Stoeckle v. Director of Dept. etc. Welfare

Annotate this Case
[Civ. No. 14310. First Dist., Div. Two. May 23, 1950.]

HELEN A. STOECKLE, Appellant, v. DIRECTOR OF THE DEPARTMENT OF SOCIAL WELFARE, Respondent.

COUNSEL

Russell P. Studebaker for Appellant.

Fred N. Howser, Attorney General, and Miriam E. Wolff, Deputy Attorney General, for Respondent.

OPINION

NOURSE, P. J.

Plaintiff sued to restrain the Department of Social Welfare from enforcing the licensing provisions of section 1620(a) of the Welfare and Institutions Code. Defendant had judgment, the trial court finding that plaintiff was conducting a "day nursery" within the meaning of the Act.

Section 1620 provides that no one may without a license from the Department "(a) Maintain or conduct any institution, boarding home, day nursery, or other place for the reception, or care, of children under sixteen years of age, nor engage in the business of receiving or caring for such children, nor receive nor care for any such child in the absence of its parents or guardian, either with or without compensation."

[1] The stipulated facts are that appellant took two groups of children, one aged 3 1/2 to 4 1/2 years, the other aged from 4 1/2 to 5 1/2 years.

It is conceded that the school is a private enterprise conducted for profit. Also that two sessions are held daily--one from 9 a. m. to 12 noon, the other from 1 p. m. to 3:30 [97 Cal. App. 2d 701] p. m. The children engage in songs, games and stories, supervised handiwork with building blocks, finger painting and drawing.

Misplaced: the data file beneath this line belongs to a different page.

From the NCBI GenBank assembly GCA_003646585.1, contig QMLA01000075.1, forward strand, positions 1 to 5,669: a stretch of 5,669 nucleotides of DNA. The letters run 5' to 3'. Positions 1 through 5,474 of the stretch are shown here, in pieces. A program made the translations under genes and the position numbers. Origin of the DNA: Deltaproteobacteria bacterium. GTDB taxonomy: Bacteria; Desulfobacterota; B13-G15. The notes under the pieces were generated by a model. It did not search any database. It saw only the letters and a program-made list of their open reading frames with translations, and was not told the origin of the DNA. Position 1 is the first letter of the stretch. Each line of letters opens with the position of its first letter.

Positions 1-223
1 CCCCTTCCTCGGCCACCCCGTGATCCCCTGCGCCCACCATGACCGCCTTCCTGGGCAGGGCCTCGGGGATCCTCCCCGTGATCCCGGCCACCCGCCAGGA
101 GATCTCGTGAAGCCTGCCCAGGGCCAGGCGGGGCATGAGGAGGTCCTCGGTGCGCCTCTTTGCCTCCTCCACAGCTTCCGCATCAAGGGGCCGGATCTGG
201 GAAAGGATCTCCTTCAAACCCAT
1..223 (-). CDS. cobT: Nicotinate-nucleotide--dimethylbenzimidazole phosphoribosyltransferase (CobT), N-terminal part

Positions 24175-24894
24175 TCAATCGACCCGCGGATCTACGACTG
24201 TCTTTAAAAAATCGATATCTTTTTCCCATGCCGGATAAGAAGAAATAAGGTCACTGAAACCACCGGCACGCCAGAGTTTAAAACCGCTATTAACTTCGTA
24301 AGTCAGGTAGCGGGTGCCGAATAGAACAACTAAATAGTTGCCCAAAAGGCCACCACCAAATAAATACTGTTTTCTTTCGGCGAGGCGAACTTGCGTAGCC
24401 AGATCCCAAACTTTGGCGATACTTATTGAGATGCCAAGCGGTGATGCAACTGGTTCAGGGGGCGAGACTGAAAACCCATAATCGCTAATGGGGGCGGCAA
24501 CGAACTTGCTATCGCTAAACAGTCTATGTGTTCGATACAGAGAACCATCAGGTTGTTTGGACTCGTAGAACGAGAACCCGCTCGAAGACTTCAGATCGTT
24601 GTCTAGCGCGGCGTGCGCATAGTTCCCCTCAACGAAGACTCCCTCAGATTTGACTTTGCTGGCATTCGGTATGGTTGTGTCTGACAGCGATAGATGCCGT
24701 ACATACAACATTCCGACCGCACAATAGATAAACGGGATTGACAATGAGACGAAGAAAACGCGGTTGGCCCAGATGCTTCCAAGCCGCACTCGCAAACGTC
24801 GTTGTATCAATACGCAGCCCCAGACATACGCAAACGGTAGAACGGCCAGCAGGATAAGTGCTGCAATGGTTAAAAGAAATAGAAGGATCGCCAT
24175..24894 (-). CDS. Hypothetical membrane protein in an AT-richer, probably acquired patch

The trial court found that the institution was a "day nursery" under the terms of the act. The appellant says that the institution is a kindergarten and hence not within the act. This is the meat of the controversy. Clearly the appellant does not meet the age requirements of the Education Code for admission to a kindergarten. Section 8401 fixes that age limit to children between 4 1/2 and 6 years. There is no statute expressly covering private kindergartens but it is fair to assume that if it were necessary to define such an institution it would follow the same pattern as to age limits as that fixed in the code.

There being no definition of a day nursery in the code it is fair to assume that the Legislature intended some pre-public school institution "receiving or caring for" children of pre-public school age. The institution conducted by appellant accepts children who are of pre-kindergarten age. There is no reasonable basis upon which it could be said that appellant's school is a kindergarten and nothing more. The trial court found that it was a "day nursery" which sounds like a good name for it. But if the court was in error in giving it that designation the judgment must nevertheless be affirmed because the institution is certainly a home "for the reception, or care, of children under 16 years of age" under the terms of the statute.

Judgment affirmed.

Goodell, J., and Dooling, J., concurred.